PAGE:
Arts’ Watch: A poetry review

Published 12:00 pm Saturday, April 15, 2023

April is National Poetry Month. In honor of that fact, the Sun is accepting submissions of haikus from the poets among us. And for those who are not yet poets but aspire to read some poetry, I am dedicating this column to a review of “Delights and Shadows”, a collection of poetry that won the Pulitzer Prize for its author, Ted Kooser.

Kooser’s poems are accessible to nearly everyone. Part of this is because he had a career in the insurance industry long before retirement allowed him to become “a poet.” He was a “regular person,” not an academic, and his poems reflect that human touch. Looking at as a whole, Kooser seems most often to portray people in ways that either show moments we all recognize or show us people we know.

For instance, his poem “Tattoo” begins with describing what might once have been a dangerous man because he had a tattoo of a “dripping dagger held in the fist/ of a shuddering heart/.” Yet immediately afterward the poem says that the tat had become “a bruise on a bony old shoulder.”

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And indeed, the once-dangerous man, we go on to discover, is “only a another old man, picking up/ broken tools and putting them back,/ his heart gone soft and blue with stories.” In the span of fifteen lines, Kooser takes us from fear of who this man was to, pity, maybe curiosity, about who he has become and the stories he might tell.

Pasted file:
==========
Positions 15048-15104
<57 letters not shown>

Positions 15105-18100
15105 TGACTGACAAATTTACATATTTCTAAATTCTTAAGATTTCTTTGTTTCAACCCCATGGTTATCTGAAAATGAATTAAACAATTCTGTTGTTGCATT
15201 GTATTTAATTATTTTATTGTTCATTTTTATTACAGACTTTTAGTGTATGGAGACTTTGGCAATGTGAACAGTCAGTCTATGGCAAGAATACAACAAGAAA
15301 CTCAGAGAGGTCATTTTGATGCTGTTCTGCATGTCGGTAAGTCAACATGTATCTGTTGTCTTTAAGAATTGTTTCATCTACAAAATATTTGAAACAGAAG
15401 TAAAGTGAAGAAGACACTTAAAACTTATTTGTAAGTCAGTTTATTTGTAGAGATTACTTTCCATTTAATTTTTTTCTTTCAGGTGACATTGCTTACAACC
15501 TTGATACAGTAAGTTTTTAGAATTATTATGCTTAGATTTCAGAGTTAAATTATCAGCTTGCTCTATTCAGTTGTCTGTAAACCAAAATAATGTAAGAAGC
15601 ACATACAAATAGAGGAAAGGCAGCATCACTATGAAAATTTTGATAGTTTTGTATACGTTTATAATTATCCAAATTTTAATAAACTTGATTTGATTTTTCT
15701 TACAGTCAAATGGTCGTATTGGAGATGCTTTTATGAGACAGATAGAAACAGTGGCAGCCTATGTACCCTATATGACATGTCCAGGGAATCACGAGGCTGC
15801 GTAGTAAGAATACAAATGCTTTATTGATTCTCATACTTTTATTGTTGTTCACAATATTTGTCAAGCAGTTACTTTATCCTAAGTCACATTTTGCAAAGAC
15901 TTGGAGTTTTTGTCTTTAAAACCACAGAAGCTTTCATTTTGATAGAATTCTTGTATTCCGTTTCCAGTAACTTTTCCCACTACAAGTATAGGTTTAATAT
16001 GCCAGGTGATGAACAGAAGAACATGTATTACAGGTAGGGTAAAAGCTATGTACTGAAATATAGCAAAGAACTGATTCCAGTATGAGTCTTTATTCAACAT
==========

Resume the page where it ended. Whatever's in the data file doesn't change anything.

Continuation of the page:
Another of his poems about people is simply titled “Pearl.” This poem reminds me very much of times I went with my father to visit relatives he had relationships with, frequently from his childhood, but that to me—whether I was seven or seventeen—were old as dirt and only half as interesting. Yet viewing those ‘visits’ through the prism of Kooser’s poem, 50, 60 years later, I see things differently. I hear them differently, too.

For instance, early in the poem, the author introduces himself to an unseen Pearl through a door while standing on her porch: “’ Pearl,/it’s Ted. It’s Vera’s boy,’ and my voice broke,/ for it came to me, nearly sixty, I was still/ my mother’s boy, that boy for the rest of my life.”

Indeed, how often did I visit my father in his last years or other relatives who were ill or merely aged, that left me feeling like “Bill’s boy,” or “Boo’s son” years after I was full-grown. In those few lines, I recognize efforts to feel grown up (even as I was), but suddenly found myself interacting with older adults as if they were again 50 and I, 15.                     

Kooser’s poems are nothing if not accessible. We can see “Vera’s boy” on the porch peering in, waiting to be recognized. We can see that the tattooed old man is no longer someone to be feared. But beyond the insights provided by the people in his poems, Kooser also uses “A Jar of Buttons,” “Applesauce,” “Flow Blue China,” “Casting Reels,” and even a “Home Medical Dictionary” as topics for poems that can provide insights into the human condition.

Sometimes his poems paint word pictures that bring things to life in ways I never imagined. One of these is simply called “The Necktie.” Over nearly seven decades, I’ve tied I don’t know how many neckties, and I have taught several other boys and men how to tie such death traps around their necks. But never have I seen that task as vividly, as beautifully described as in Kooser’s six-line poem, The Necktie:

“His hands fluttered like birds

each with a fancy silk ribbon

to weave into their nest

as he stood at the mirror

dressing for work, waving hello

to himself with both hands.”

“Delights and Shadows” by Ted Kooser can be purchased from an online retailer or by visiting a bookstore. Or you can borrow it from our local library. If you’d like to read some poetry during National Poetry Month, Professor Kooser’s collection is a delightful place to start.